Coenotes eremophilae (T.P. Lucas, 1891)
(one synonym : Protoparce minimus Miskin, 1891)
SMERINTHINAE,   SPHINGIDAE,   BOMBYCOIDEA
 
Don Herbison-Evans,
(donherbisonevans@outlook.com)
and
Stella Crossley

The first instar Caterpillars of this species are orange with a black head and a straight black tail spike.

Coenotes eremophilae
late instar, plain black form
(Photo: courtesy of John Collins, Kimberley, Western Australia)

Later instars are grey or black, sometimes speckled with pale dots, with an orange line that is sometimes broken along the back, The caterpillars usually also develop two pale yellow stripes along each side one above and one below the row of red or orange spiracles. On the tail, they have an entirely black slightly backward curving horn. The head and prothorax have black and white bands.

Coenotes eremophilae
threat posture, late instar, grey spotted form
(Photo: courtesy of Barb Gilfedder, Central Australia)

The caterpillars feed for preference on plants from the familiy MYOPORACEAE such as :

  • Bowman's Fuchsia Bush ( Eremophila bowmanii ),
  • Rock Fuchsia Bush ( Eremophila freelingii ),
  • Warty Fuchsia Bush, ( Eremophila latrobei ),
  • Weeping Emu Bush, ( Eremophila longifolia ),
  • Budda ( Eremophila mitchellii ),
  • Turpentine Bush ( Eremophila sturtii ),
  • Ellangowan ( Myoporum deserti ), and
  • Boobialla ( Myoporum montanum ),

    but also have been found on a variety of other plants, including :

  • Philippine violet ( Barleria cristata, ACANTHACEAE ),
  • Silver Bush ( Ptilotus obovatus, AMARANTHACEAE ),
  • Conkerberry ( Carissa spinarum, APOCYNACEAE ),
  • Helicopter Tree ( Gyrocarpus americanus, HERNANDIACEAE ),
  • Lolly Bush ( Clerodendrum floribundum, LAMIACEAE ),
  • Yellow Hibiscus ( Hibiscus panduriformis, MALVACEAE ),
  • Sesame ( Sesamum indicum, PEDALIACEAE ),
  • Sweet Quandong ( Santalum acuminatum, SANTALACEAE ),
  • Corkwood ( Duboisia myoporoides , SOLANACEAE ), and
  • Ratstail ( Stachytarpheta cayennensis , VERBENACEAE ).

    The caterpillars grow to a length of about 6 cms. They burrow under the soil to pupate in a hardened cell at a depth of about 10 cms. The pupa has a length of about 3 cms.

    Coenotes eremophilae
    (Specimen: courtesy of the The Australian Museum)

    The adult moths have streaky fawn wings, and have a pattern of diagonal and transverse dark marks on the abdomen. The moths have a wingspan of about 6 cms.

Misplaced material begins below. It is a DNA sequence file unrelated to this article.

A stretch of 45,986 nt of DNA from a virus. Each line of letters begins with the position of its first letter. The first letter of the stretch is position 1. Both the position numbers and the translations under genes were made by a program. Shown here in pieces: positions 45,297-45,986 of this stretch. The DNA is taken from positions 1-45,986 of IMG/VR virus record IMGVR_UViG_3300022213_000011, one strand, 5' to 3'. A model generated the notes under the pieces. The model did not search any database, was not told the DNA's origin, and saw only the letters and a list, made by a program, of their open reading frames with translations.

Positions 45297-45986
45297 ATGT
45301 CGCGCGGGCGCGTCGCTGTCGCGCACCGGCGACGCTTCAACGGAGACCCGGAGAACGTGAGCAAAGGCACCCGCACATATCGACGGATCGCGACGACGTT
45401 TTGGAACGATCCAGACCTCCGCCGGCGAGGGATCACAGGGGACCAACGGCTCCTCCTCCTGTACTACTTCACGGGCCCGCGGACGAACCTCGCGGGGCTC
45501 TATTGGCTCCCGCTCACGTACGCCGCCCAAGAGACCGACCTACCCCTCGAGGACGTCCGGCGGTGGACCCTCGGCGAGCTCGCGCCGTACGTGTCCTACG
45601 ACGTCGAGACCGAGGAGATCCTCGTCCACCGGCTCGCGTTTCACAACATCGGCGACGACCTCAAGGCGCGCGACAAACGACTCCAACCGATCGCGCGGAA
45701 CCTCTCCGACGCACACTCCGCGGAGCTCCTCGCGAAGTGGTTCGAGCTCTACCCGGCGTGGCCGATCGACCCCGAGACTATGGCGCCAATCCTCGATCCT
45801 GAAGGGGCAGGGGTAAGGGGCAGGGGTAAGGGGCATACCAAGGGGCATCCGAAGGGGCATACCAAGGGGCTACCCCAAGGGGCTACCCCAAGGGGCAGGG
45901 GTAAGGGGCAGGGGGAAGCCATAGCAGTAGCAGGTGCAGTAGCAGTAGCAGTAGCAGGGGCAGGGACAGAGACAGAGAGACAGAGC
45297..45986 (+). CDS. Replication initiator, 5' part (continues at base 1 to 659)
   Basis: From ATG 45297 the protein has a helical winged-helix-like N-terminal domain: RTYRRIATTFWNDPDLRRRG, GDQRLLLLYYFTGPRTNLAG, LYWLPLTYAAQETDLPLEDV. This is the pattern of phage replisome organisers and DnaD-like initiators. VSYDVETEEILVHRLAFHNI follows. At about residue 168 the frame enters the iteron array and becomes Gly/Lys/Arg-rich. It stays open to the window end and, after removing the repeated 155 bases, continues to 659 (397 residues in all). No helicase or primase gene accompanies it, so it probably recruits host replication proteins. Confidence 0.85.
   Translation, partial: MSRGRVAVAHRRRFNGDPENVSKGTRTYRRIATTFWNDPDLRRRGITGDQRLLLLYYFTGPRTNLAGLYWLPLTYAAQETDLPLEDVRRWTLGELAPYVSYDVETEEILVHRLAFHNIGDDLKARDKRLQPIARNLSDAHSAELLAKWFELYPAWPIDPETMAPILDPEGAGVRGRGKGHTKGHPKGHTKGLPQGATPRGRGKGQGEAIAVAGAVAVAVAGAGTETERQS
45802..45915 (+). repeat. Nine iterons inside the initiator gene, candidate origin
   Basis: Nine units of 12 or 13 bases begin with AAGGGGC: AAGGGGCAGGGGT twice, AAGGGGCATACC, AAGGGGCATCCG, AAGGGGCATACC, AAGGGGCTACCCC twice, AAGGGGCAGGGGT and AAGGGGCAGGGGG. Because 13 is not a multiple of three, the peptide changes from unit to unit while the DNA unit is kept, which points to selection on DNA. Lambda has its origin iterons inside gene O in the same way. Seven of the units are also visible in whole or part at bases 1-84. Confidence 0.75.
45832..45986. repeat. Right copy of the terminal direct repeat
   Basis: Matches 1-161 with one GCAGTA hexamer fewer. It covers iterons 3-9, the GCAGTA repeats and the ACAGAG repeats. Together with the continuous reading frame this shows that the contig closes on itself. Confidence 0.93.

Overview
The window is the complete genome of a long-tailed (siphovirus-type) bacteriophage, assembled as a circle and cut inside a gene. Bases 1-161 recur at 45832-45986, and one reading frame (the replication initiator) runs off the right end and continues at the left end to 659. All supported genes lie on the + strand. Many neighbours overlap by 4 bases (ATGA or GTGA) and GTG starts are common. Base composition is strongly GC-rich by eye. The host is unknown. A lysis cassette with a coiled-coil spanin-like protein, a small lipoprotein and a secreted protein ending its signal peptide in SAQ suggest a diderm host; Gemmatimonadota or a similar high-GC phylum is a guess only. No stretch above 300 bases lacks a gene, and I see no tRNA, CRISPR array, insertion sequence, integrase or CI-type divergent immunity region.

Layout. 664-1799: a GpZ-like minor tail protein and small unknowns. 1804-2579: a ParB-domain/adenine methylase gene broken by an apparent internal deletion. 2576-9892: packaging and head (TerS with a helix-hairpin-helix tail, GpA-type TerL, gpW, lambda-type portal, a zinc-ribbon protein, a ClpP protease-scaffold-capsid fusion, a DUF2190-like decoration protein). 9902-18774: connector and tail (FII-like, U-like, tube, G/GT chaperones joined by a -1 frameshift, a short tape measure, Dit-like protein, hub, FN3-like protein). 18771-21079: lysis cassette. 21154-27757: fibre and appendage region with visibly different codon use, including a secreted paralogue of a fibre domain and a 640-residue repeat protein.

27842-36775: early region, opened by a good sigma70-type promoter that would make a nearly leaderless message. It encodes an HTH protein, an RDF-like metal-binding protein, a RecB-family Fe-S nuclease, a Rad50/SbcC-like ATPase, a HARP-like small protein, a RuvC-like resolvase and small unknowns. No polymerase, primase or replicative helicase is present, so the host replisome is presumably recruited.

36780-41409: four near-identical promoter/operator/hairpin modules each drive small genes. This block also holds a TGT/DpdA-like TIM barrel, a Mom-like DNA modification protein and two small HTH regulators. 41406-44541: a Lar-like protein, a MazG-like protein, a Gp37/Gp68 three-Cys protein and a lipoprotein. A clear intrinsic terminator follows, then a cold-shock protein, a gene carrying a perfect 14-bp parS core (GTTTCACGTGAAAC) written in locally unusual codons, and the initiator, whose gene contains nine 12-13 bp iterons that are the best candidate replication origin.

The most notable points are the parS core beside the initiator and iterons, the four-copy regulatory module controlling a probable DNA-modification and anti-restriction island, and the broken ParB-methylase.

The species is found mainly over the inland northern half of Australia, including:

  • Western Australia,
  • Northern Territory,
  • Queensland,
  • New South Wales, and
  • South Australia.


    Further reading :

    Ian F.B. Common,
    Moths of Australia,
    Melbourne University Press, 1990, fig. 40.7, p. 411.

    Thomas P. Lucas,
    Butterflies and Moths,
    Descriptions of two new Butterflies and nine new Sphingidae or Hawk moths found in Queensland,
    The Queenslander (Newspaper),
    Saturday 9 May 1891, p. 894.

    Thomas P. Lucas,
    On Queensland and other Australian Lepidoptera, with Descriptions of new Species,
    Proceedings of the Linnean Society of New South Wales,
    Series 2, Volume 6 (1892), pp. 277-278.

    William Henry Miskin,
    A Revision of Australian Sphingidae,
    Proceedings of the Royal Society of Queensland,
    Volume 8, Part 1 (1891), p. 24, No. 40.

    Maxwell S. Moulds, James P. Tuttle and David A. Lane.
    Hawkmoths of Australia,
    Monographs on Australian Lepidoptera Series, Volume 13 (2020),
    pp. 93-98, Plates 17, 78, 85.


    previous
    back
    caterpillar
    Australian
    Australian Butterflies
    butterflies
    Australian
    home
    Lepidoptera
    Australian
    Australian Moths
    moths
    next
    next
    caterpillar

    (updated 2 December 2009, 1 November 2013, 23 December 2014, 23 February 2015, 27 March 2020)